Always make sure to use urlencode when passing URLs as $_GET parameters. This encodes special URL characters (such as ?, &, and %) so that they don't break your url (e.g.: login.php?location=comment.php?id=17 <- this has two ?'s and will not work correctly)

  • 1
    @AlejandraUzelac, for example, if you were to log out, look at this question, and try to write an answer, then you would see a Log In link at the bottom of the page. This link points to here: http://stackoverflow.com/users/login?returnurl=%2fquestions%2f14523468%2fredirecting-to-previous-page-after-login-php You'll see that this question's URL is included in the login URL. – Chris Jan 25 '13 at 14:47
  • One more thing though... What if the user wants to log in, let's say, while in categories.php? Because there is no form and no input button. – Alejandra Uzelac Jan 25 '13 at 16:10
  • let us continue this discussion in chat – Chris Jan 25 '13 at 16:13
  • Sir,I don't understand the use of htmlspecialchars($_GET['location']) in login.php in this answer. As it converts special characters such as &,'," etc into html entities, but a filename in an URL doesn't contain such characters.Does the use of this function (htmlspecialchars) in this context have no effect? – Parveez Ahmed Nov 29 '16 at 0:49
  • 1
    Hi @rosemary This is a security measure to prevent something called XSS. Imagine I posted on Reddit a link to Alejandra's website: http://example.com/login.php?location=" onload="window.location('malice.com/spyware'). When you visit this page, the input would look like this: <input type="hidden" name="location" value="example.com/login.php?location=" onload="window.location('malice.com/badwebpage')". This HTML sends the user to malice.com! Using htmlspecialchars helps prevent this from happening. It is a best practice to use htmlspecialchars when rendering user-supplied inputs – Chris Nov 30 '16 at 14:16
8

When user gets to the login page use this to see where is come from

$_SERVER['HTTP_REFERER']

Then set this value into the session, and when he is authenticated use url from the session to redirect him back. But you should do some checking before, if the url is your site. Maybe he come from another site directly to login :)

  • 3
    This value is completely unreliable, e.g. the user has a browser plugin installed that suppresses sending the referer. – Andreas May 16 '16 at 21:32
7

You can save a page using php, like this:

$_SESSION['current_page'] = $_SERVER['REQUEST_URI']

And return to the page with:

header("Location: ". $_SESSION['current_page'])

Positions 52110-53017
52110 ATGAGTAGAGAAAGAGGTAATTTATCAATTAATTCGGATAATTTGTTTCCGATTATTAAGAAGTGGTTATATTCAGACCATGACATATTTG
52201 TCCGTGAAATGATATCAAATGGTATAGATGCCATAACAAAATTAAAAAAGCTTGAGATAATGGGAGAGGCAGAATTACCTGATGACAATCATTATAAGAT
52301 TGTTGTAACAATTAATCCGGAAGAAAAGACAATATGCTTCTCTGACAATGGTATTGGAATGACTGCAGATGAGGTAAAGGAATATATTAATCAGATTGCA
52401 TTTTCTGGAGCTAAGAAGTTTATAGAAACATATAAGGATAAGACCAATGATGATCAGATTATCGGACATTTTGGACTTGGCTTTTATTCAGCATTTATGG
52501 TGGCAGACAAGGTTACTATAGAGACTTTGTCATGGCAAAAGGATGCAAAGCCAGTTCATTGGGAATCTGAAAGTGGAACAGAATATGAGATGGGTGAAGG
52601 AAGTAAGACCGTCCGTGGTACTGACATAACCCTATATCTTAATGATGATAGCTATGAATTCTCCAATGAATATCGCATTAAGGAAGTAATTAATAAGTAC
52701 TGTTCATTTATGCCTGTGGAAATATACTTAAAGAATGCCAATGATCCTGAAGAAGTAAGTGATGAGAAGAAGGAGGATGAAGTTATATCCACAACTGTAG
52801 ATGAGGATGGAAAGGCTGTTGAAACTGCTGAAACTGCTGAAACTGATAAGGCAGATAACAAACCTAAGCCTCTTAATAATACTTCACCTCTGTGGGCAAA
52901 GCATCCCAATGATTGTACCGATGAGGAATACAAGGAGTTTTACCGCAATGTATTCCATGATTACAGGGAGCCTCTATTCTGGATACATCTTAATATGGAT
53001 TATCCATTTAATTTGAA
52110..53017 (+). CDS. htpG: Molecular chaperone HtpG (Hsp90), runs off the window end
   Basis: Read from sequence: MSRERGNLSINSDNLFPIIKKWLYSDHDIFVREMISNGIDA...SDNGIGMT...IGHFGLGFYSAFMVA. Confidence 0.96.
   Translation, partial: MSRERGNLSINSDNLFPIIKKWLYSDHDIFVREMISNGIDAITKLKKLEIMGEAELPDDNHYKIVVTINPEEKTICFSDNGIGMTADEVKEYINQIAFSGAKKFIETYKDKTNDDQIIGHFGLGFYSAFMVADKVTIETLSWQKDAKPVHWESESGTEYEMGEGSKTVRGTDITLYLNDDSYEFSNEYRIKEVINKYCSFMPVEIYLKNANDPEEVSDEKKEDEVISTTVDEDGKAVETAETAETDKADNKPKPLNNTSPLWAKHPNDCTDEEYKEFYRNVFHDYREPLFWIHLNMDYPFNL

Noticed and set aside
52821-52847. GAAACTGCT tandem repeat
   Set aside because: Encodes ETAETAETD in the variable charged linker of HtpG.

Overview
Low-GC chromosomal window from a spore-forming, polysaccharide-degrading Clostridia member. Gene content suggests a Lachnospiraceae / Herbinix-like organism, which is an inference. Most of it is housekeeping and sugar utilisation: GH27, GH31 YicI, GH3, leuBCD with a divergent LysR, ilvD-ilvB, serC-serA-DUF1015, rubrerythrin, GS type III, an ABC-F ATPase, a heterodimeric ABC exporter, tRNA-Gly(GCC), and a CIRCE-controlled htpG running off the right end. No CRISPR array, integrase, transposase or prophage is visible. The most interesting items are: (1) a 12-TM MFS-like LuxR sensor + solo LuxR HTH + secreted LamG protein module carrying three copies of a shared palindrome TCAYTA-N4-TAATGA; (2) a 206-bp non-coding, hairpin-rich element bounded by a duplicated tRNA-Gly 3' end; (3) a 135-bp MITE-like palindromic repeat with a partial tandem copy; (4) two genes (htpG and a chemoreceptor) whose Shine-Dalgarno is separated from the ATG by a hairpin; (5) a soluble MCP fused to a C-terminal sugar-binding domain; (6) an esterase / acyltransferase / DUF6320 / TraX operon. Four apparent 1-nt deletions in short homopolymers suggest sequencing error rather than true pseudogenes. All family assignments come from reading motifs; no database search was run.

3

You should probably place the url to redirect to in a POST variable.

3

Since the login page is a separate page, I am assuming that you want to redirect to the page that the user reached the login page from.

$_SERVER['REQUEST_URI'] will simply hold the current page. What you want to do is use $_SERVER['HTTP_REFERER']

So save the HTTP_REFERER in a hidden element on your form <input type="hidden" name="referer" value="<?= $_SERVER['HTTP_REFERER'] ?>" /> but keep in mind that in the PHP that processes the form you will need some logic that redirects back to the login page if login fails but also to check that the referer is actually your website, if it isn't, then redirect back to the homepage.

3

Another way, using SESSION

Assign current URL to session (use it on every page)

$_SESSION['rdrurl'] = $_SERVER['REQUEST_URI'];

and in your login page, use

if(isset($_SESSION['rdrurl']))
header('location: '.$_SESSION['rdrurl']);
else
header('location: http://example.com');
2

use something like

$_SERVER['HTTP_REFERER'];

And if it's a successful login, display a link saying "Click here to go back" and a link to the referrer, and when the page loads, use some javascript to automatically load that page (don't use back() or whatever that function is as it won't re-load the page and it'll appear like the user never logged in.

2

You can use session to to store the current page on which you want to return after login and that will work for other pages if you maintain session properly. It is very useful technique as you can develop your breadcrumb using it.

1

You should try something like $_SERVER['HTTP_REFERER'].

0

Construct the form action such that it 'remembers', or persists, the previous page by writing out a returnurl=value query string key/value pair to the URL - this can be passed from any page that redirects to login.

0

I think you might need the $_SERVER['REQUEST_URI'];